28 March 2008

Discussion in 'Vancouver Cherry Blog' started by Douglas Justice, Mar 30, 2008.

  1. Douglas Justice

    Douglas Justice Active Member UBC Botanical Garden Forums Administrator Forums Moderator VCBF Cherry Scout Maple Society 10 Years

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    Last week was an altogether jam-packed week of cherry business. Tuesday’s Cherry Jam was a great success, with fabulous music and poetry (and speeches). I was interviewed on Breakfast Television and spoke for my allotted 2.5 minutes on a few of the most popular of Vancouver’s cultivars: ‘Accolade’, ‘Whitcomb’, ‘Akebono’ and ‘Kanzan’. I wasn’t fast enough to shoe-horn in ‘Shirotae’, but it’s just as well, since I’m sure I would have waxed poetic and been cut off in mid exhortation. Anyway, I probably would’ve mispronounced the name—I’ve been calling it “shir-oh-tay†for years, when it’s correctly “shir-oh-tie†(no accented syllables in Japanese). Other than getting up so early, it was actually a fairly pleasant experience, what with a colonnade of pink ‘Akebono’ buds over our heads and the ethereal sounds of a serenading violinist playing next to us.

    I had another television interview later in the week. Not that I’m complaining. At Cherry Jam, our Cherry Festival Director, Linda Poole, had about four interviews while I was eating lunch. This time, my interview was with Canada AM. I had a very pleasant, rambling sort of chat with my interviewer, walking down a street lined with spectacular ‘Accolade’ cherries. I spoke about the diversity and beauty of cherry trees in Vancouver, how far-sighted the city planners were to create the most extensive (and probably the best) collection of boulevard and park cherries in North America, and how delicious it was to see blossoms in March, knowing that elsewhere in Canada, people were probably digging out from the latest snowfall (evidently I was tempting the Fates! More on that later...). Anyway, I got about 20 seconds of airtime, and you couldn't really tell what the trees were. Oh well. Luckily, Joseph Lin’s earlier interview was aired more extensively in the same segment.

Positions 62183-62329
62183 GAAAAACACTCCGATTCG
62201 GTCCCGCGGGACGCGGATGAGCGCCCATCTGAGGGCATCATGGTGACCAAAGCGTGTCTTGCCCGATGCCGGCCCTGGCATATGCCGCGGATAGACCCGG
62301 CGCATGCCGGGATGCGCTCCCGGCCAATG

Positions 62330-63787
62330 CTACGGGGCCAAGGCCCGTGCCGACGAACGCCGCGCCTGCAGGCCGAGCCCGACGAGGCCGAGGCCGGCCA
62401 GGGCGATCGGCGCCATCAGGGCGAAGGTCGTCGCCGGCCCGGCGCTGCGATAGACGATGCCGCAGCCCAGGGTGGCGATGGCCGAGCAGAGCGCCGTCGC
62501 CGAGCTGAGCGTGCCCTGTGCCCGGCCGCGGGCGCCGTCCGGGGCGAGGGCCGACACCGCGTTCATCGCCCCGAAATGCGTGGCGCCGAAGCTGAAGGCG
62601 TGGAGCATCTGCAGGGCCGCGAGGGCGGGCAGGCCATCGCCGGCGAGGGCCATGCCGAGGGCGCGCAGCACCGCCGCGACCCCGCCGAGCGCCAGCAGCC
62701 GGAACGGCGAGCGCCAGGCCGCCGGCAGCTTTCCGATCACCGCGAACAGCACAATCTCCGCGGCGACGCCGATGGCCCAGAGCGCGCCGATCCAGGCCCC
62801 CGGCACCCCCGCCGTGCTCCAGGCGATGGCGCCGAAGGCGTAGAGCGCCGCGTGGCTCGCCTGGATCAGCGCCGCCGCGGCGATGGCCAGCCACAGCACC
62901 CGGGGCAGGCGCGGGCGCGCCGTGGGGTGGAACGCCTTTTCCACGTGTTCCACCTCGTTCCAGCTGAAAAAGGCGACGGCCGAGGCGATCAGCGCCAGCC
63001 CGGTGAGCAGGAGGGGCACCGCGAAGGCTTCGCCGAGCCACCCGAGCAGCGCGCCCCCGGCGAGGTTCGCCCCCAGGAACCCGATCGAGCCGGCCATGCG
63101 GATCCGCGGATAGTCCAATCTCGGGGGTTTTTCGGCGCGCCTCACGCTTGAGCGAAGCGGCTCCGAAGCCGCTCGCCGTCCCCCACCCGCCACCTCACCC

Not to diminish the glamour and excitement of media interviews, but what really got me going this week was seeing fattening ‘Somei-yoshino’ buds colouring, and being introduced to two more of Vancouver’s unrecognized cherries—at least, unrecognized by me. Wendy Cutler, our indefatigable cherry finder, photographer and scout coordinator, led me to a pair of trees in Kitsilano that were surrounded by question marks. The trees have strongly upright, slender stems that are completely smothered in the most delicate, airy, pale pink single flowers. I’m guessing that they’re ‘Pandora’ cherries. ‘Pandora’ is a modern hybrid from England, reputed to be of Somei-yoshino (Prunus × yedoensis) with Higan cherry (P. × subhirtella). Unfortunately, they’re on private property and a bit crowded, so I’m concerned that they may not last for too many more years.

    The other surprise discovery was made by a cherry scout who, when trolling the west side’s Quilchena Park, found a quartet of beautiful flowering cherries with upright, spreading crowns. She brought in a branch for me to identify and as soon as I saw it, I knew that I’d never seen this cherry before, but that I recognized it, nonetheless. From her description of the size and form of the tree, the earliness of flowering and the prominently contrasting purple-red calyces and pedicels backing single white flowers, I knew immediately that I was looking at a Japanese hill cherry, Prunus speciosa var. spontanea (P. jamasakura). There is an excellent photograph and description of this cherry in the book by Kuitert (Japanese Flowering Cherries).